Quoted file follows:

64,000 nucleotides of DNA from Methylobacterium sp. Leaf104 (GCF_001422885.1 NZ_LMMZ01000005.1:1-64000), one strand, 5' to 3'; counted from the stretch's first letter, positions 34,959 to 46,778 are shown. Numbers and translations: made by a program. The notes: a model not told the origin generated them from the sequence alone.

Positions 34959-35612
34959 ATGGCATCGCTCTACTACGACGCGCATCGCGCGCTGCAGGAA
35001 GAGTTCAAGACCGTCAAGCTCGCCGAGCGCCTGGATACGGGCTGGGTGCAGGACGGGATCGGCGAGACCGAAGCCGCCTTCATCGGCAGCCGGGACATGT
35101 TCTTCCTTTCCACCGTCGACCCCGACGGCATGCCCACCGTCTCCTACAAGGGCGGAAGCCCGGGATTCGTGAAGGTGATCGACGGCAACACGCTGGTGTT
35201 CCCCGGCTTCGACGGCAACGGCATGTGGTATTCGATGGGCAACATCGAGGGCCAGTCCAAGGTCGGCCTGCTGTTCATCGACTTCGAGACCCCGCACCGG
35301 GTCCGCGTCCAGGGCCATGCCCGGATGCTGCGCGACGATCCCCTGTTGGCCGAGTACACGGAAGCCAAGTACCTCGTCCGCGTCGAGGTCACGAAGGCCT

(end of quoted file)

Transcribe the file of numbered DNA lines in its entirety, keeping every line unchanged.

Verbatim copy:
64,000 nucleotides of DNA from Methylobacterium sp. Leaf104 (GCF_001422885.1 NZ_LMMZ01000005.1:1-64000), one strand, 5' to 3'; counted from the stretch's first letter, positions 34,959 to 46,778 are shown. Numbers and translations: made by a program. The notes: a model not told the origin generated them from the sequence alone.

Positions 34959-35612
34959 ATGGCATCGCTCTACTACGACGCGCATCGCGCGCTGCAGGAA
35001 GAGTTCAAGACCGTCAAGCTCGCCGAGCGCCTGGATACGGGCTGGGTGCAGGACGGGATCGGCGAGACCGAAGCCGCCTTCATCGGCAGCCGGGACATGT
35101 TCTTCCTTTCCACCGTCGACCCCGACGGCATGCCCACCGTCTCCTACAAGGGCGGAAGCCCGGGATTCGTGAAGGTGATCGACGGCAACACGCTGGTGTT
35201 CCCCGGCTTCGACGGCAACGGCATGTGGTATTCGATGGGCAACATCGAGGGCCAGTCCAAGGTCGGCCTGCTGTTCATCGACTTCGAGACCCCGCACCGG
35301 GTCCGCGTCCAGGGCCATGCCCGGATGCTGCGCGACGATCCCCTGTTGGCCGAGTACACGGAAGCCAAGTACCTCGTCCGCGTCGAGGTCACGAAGGCCT